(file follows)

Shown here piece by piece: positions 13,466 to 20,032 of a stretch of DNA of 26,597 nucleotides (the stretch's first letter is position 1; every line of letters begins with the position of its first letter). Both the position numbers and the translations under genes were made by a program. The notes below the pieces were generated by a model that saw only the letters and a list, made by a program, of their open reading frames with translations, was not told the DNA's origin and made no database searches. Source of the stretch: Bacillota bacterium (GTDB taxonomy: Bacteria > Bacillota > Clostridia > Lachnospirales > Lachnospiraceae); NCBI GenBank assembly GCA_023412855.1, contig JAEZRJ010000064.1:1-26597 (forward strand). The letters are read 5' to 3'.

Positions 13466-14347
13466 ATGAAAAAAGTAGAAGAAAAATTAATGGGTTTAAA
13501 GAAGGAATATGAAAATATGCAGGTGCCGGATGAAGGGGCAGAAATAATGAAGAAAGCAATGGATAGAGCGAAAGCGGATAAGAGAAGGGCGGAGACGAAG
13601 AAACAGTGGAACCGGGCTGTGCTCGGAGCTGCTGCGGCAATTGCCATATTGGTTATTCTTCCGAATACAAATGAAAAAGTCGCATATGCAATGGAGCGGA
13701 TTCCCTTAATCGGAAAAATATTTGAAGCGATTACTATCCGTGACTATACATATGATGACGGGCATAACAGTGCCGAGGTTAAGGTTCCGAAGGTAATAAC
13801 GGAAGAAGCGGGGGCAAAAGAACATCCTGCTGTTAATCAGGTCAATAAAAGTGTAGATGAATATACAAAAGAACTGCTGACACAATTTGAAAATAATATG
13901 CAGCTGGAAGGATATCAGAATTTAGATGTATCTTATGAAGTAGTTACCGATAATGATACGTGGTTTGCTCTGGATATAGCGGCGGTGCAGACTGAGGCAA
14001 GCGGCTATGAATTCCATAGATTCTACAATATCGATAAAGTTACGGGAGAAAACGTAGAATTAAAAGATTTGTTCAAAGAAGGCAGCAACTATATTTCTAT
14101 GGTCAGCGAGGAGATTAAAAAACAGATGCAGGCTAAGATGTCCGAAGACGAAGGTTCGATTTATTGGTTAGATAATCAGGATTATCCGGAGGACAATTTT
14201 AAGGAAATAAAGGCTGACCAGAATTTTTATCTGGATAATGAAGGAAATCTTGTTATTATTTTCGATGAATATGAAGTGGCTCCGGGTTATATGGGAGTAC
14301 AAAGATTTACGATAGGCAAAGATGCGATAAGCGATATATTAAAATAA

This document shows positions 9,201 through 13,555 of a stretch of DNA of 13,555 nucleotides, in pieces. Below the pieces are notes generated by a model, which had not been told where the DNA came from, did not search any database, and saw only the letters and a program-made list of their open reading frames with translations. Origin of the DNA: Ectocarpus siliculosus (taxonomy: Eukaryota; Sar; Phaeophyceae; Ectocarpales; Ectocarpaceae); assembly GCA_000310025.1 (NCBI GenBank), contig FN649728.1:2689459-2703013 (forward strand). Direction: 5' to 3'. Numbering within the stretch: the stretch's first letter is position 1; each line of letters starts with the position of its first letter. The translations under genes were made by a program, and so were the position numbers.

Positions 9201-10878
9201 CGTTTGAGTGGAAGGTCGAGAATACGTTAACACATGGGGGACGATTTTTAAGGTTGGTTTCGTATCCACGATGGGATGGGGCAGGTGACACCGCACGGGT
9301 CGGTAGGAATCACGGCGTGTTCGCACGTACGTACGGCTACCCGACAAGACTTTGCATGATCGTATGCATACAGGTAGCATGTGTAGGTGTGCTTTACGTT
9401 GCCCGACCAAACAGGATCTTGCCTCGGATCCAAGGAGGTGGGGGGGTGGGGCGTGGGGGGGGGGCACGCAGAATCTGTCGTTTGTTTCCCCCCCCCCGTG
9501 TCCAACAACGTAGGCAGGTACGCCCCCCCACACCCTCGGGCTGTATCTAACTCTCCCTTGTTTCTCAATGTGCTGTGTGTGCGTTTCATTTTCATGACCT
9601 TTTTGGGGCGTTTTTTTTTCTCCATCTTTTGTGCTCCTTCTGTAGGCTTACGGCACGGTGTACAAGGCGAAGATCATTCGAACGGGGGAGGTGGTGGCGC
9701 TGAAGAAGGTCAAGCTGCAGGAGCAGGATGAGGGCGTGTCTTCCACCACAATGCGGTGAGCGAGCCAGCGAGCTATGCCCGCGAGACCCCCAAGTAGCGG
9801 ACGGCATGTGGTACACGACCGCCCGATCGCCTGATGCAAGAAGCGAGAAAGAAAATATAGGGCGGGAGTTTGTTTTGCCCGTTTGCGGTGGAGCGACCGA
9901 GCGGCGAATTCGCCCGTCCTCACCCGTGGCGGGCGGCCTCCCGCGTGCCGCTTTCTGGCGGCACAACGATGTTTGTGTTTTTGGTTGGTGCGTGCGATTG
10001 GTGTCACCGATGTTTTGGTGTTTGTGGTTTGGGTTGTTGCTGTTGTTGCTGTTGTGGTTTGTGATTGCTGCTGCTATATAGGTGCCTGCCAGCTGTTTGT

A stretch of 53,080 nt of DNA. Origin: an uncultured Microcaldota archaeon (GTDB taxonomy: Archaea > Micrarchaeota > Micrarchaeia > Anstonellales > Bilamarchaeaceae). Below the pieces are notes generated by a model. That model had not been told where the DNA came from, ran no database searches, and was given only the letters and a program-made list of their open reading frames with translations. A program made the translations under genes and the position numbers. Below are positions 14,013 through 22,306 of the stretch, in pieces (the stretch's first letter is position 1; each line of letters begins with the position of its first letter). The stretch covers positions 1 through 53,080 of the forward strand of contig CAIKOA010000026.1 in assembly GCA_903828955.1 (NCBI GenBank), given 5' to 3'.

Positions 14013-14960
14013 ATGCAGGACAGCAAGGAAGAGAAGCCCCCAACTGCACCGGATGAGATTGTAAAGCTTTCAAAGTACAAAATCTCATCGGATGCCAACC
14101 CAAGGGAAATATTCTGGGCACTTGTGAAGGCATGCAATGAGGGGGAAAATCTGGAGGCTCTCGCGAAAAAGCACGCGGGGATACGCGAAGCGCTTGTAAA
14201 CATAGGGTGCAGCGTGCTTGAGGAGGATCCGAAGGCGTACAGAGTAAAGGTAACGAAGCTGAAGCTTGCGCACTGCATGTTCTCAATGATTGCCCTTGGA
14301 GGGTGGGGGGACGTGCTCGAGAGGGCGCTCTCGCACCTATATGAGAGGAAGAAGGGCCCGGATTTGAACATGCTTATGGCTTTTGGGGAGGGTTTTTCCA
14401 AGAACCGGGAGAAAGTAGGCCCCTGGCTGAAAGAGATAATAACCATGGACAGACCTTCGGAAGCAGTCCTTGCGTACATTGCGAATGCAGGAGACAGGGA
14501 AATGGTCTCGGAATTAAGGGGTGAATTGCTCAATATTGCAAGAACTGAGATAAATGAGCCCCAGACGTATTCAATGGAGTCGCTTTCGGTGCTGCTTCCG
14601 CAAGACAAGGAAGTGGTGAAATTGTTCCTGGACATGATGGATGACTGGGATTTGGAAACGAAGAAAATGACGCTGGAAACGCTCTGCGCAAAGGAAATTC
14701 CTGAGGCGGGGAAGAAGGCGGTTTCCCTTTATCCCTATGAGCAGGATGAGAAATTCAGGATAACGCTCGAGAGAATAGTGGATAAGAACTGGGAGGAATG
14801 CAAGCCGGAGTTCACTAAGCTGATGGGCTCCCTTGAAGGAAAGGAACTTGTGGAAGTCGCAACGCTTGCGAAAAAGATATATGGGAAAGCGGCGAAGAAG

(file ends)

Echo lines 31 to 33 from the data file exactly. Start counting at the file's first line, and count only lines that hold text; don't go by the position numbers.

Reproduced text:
14501 AATGGTCTCGGAATTAAGGGGTGAATTGCTCAATATTGCAAGAACTGAGATAAATGAGCCCCAGACGTATTCAATGGAGTCGCTTTCGGTGCTGCTTCCG
14601 CAAGACAAGGAAGTGGTGAAATTGTTCCTGGACATGATGGATGACTGGGATTTGGAAACGAAGAAAATGACGCTGGAAACGCTCTGCGCAAAGGAAATTC
14701 CTGAGGCGGGGAAGAAGGCGGTTTCCCTTTATCCCTATGAGCAGGATGAGAAATTCAGGATAACGCTCGAGAGAATAGTGGATAAGAACTGGGAGGAATG